“Well, I mean, yeah, I still do. We’re on our way actually. I just wanted to stop and make sure you were still coming over tomorrow, and, you know, remind you that I always get up early on Christmas, so you can come over as soon as you want to.” She looked like she was somehow worried about his answer, like she just didn’t know if she should expect the holiday they’d planned.

Ben swallowed hard at the look in her eyes, even though her lips were smiling. All she wanted for Christmas was to spend it with him. That was so clear, so sharp, it cut him a little. “I … of course I’ll be there, Mal. I told you I would be. I promised, even. I would never break a promise to you.”

His voice was so sincere, his expression so sweetly concerned with reassuring her, she leapt into his arms again and kissed him soundly. It went on for several minutes. When she pulled away, he wasn’t blushing any more, but he looked rather stunned. “I can’t wait to share Christmas with you, Ben.”

He cleared his throat. “I … um … me, too.”

“I love it when you get all monosyllabic. Then I know I’ve really made an impression.” She winked playfully, breaking the almost serious mood from a moment before.

“Then I must be inarticulate at least a hundred and seventy-two percent of the time.” He chuckled and ran a flour-covered hand through his already tousled hair.

“You do know you can’t have more than a hundred percent of a known quantity, right?” She paused. “Well, sometimes you can have more than a hundred percent, but only when you’re comparing a new larger quantity to an existing small quantity, like if you get a raise. Actually, you can even have negative percentages.”

Ben raised both his eyebrows. “Christmas Eve is not the time for one of our math tutoring sessions. I won’t have time to do the homework before I see you again, Teach.”

She laughed and leaned in to kiss him on the cheek again. “Okay, I’ll let you off the hook this time, Brody. But just wait until break is over. Nose to the grindstone. We’ll have to see each other every day or something. Can’t have you getting another C in Math.”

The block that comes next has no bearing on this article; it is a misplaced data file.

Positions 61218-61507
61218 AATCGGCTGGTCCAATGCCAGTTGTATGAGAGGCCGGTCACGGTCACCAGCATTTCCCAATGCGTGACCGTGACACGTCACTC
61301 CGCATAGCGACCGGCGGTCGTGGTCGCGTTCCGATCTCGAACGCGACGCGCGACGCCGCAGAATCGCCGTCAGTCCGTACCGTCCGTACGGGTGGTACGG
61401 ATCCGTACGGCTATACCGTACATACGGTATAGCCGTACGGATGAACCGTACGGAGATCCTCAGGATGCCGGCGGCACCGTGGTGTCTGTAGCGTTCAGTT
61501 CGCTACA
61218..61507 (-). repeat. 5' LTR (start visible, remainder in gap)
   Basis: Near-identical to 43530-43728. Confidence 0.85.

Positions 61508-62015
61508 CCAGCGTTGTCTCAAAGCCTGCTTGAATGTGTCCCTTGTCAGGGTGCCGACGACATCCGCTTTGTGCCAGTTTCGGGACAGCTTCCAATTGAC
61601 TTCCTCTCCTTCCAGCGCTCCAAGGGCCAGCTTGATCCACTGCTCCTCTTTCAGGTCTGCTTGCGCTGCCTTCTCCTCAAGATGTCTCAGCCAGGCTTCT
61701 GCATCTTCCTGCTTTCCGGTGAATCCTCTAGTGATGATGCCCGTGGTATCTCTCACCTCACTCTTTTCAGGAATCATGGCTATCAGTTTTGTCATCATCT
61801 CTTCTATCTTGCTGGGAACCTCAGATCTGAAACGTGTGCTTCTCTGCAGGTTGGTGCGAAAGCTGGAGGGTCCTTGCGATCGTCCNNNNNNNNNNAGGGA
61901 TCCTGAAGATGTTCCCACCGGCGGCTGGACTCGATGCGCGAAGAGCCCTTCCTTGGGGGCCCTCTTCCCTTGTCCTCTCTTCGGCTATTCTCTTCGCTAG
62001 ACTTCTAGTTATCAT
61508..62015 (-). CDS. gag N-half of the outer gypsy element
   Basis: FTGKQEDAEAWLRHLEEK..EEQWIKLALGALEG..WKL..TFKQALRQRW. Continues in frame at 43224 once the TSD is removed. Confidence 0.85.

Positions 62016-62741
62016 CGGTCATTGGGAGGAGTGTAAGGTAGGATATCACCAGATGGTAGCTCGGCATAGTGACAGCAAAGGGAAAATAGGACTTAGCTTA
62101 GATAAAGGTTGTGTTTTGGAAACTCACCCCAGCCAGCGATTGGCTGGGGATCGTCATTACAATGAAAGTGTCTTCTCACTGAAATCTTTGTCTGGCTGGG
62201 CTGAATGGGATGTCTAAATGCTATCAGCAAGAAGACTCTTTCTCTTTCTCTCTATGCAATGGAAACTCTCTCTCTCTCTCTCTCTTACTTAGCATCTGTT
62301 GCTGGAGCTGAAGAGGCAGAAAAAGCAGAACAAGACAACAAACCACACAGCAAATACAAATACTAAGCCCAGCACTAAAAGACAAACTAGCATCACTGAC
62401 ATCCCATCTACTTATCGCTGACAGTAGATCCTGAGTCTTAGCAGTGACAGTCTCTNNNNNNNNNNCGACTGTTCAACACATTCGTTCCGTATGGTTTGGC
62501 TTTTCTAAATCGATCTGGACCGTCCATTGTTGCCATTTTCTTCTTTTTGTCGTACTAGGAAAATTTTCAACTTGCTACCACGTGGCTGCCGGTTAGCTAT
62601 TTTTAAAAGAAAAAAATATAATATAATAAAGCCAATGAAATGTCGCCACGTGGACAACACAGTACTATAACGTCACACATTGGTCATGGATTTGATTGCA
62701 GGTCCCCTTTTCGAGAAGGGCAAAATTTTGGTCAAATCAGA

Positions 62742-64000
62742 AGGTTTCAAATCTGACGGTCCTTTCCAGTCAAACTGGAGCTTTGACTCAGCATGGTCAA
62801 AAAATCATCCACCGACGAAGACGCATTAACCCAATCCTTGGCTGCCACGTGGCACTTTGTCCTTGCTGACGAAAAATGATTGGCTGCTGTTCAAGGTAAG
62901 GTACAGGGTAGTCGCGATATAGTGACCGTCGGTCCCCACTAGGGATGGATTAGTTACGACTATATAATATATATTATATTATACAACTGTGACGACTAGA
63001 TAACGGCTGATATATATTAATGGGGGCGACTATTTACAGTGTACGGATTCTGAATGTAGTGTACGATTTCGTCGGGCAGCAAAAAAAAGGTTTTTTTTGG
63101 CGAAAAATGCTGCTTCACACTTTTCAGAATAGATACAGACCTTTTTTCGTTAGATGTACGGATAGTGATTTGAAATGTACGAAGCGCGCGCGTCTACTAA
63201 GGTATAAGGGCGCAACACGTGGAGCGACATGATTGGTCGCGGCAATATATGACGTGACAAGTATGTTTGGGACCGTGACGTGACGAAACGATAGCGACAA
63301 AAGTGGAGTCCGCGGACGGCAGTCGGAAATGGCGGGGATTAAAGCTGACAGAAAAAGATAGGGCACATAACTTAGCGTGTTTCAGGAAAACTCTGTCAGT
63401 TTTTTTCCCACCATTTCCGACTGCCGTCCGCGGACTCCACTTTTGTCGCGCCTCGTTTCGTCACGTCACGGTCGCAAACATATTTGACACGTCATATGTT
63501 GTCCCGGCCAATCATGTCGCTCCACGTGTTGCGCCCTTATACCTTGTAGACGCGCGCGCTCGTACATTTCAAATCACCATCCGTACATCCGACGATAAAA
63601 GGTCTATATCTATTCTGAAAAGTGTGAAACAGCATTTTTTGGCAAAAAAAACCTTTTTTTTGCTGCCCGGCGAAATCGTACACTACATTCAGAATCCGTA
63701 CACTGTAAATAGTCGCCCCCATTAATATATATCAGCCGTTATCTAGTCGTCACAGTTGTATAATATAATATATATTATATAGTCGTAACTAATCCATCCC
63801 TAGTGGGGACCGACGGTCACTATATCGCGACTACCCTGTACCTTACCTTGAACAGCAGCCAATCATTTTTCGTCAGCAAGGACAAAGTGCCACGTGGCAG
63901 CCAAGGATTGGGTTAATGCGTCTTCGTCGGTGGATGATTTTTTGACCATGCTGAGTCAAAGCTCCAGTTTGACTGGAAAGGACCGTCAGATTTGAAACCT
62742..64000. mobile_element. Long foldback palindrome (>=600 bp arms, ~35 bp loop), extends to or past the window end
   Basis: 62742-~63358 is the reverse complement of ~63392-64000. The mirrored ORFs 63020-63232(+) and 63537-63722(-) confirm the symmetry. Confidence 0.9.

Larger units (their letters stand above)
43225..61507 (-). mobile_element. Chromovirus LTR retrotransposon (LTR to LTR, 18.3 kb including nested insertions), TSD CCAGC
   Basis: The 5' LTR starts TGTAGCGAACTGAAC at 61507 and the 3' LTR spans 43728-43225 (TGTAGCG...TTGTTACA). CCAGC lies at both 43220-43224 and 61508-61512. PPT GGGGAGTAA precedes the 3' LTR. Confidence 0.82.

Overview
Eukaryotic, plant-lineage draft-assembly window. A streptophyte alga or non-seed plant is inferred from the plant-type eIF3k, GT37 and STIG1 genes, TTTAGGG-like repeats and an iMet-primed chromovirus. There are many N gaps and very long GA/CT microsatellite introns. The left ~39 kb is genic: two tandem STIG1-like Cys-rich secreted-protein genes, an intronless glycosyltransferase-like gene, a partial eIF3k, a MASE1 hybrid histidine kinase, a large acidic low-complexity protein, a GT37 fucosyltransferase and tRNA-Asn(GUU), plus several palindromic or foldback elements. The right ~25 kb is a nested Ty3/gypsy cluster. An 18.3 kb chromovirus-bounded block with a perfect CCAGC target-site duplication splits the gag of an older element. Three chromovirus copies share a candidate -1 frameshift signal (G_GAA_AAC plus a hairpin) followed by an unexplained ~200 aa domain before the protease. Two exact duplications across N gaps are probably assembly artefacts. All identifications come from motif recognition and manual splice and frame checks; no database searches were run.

“I may be a lost cause doing much better than that, but I think it’s worth putting in the time.”

She glanced at the clock on the microwave. “I should probably get going. My dad and uncle are waiting for me out there.”

“Um … okay.”

She took both his hands and they just stood like that for a minute, looking at each other fondly.

“I’ll miss you,” he said suddenly.

“You could come to church with us,” she hedged, hoping he’d decide to come spend the evening with them.

He shrugged, blushing faintly. “I’m not a really a ‘church’ kind of guy.”

Undeterred, Mal tried again. “We could pick you up after and go caroling or something.”

Ben hesitated. An evening of singing, wandering the snow covered streets … It sounded like the sort of holiday memory he’d love to make with her. Just forgetting about everything and going with Mal would be … Heaven.

“It’ll be fun,” she said in a joking, but still cajoling voice.

Ben grinned and looked like he was about to accept. Then Chris spoke and Ben’s face fell like someone had dashed cold water over him on an already freezing day. “Don’t you have to work at the pub this evening?”

“Shit,” he mumbled. He’d totally pushed the obligation out of his head at the sight of her, just like he had a little bit ago when she’d sent him that picture. Damn it all. “He’s right. I do have to work.”

Mal did an admirable job of hiding her disappointment. She wrapped an unselfconscious arm around his waist. “That’s okay. I’ll get to see you all day tomorrow.”

Ben cleared his throat a little nervously. “Um … yeah. Definitely. I told you I’m your Christmas present, right?”

“Having everyone I care about under one roof for Christmas would be about the best present ever.”

Her smile was so sweet and sincere, Ben almost forgot about how unpleasant he anticipated his evening was going to be. “I may have gotten you something else, too.”